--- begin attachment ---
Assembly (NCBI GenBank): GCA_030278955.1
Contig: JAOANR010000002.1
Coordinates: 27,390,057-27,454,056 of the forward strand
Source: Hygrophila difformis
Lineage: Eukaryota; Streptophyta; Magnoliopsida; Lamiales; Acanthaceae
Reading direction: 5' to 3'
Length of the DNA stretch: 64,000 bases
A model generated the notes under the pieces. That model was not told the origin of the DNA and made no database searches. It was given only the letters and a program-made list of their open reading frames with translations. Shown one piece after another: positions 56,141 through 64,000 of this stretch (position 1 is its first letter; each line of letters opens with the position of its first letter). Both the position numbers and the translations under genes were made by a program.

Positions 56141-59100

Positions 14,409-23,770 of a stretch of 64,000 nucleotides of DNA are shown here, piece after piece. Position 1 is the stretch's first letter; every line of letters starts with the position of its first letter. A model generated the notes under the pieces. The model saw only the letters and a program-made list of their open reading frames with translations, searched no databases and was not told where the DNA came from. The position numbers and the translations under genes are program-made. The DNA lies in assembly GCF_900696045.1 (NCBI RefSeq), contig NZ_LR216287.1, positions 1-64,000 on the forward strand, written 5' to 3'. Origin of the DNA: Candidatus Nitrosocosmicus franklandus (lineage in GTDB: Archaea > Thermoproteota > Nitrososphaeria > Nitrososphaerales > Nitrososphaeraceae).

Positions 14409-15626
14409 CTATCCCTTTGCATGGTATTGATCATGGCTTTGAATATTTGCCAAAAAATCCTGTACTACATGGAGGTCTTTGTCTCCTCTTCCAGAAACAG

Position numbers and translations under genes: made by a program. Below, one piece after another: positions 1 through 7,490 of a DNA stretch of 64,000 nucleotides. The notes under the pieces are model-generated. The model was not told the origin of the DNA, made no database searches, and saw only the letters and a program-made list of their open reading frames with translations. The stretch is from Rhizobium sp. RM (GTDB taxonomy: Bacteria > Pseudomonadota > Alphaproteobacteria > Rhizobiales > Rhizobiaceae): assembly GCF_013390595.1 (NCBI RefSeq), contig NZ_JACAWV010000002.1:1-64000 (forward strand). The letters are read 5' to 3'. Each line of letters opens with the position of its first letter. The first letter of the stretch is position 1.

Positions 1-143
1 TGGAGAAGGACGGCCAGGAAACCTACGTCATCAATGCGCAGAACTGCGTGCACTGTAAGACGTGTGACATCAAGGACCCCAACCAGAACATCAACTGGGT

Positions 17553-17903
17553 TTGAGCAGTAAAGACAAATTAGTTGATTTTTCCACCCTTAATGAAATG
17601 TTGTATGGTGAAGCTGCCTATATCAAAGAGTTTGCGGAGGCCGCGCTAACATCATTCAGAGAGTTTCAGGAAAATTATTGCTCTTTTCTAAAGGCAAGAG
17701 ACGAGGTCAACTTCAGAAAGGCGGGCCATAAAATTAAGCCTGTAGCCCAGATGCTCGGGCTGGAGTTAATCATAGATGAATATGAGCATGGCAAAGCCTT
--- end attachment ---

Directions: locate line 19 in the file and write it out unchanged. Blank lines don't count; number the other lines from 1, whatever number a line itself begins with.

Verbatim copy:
17701 ACGAGGTCAACTTCAGAAAGGCGGGCCATAAAATTAAGCCTGTAGCCCAGATGCTCGGGCTGGAGTTAATCATAGATGAATATGAGCATGGCAAAGCCTT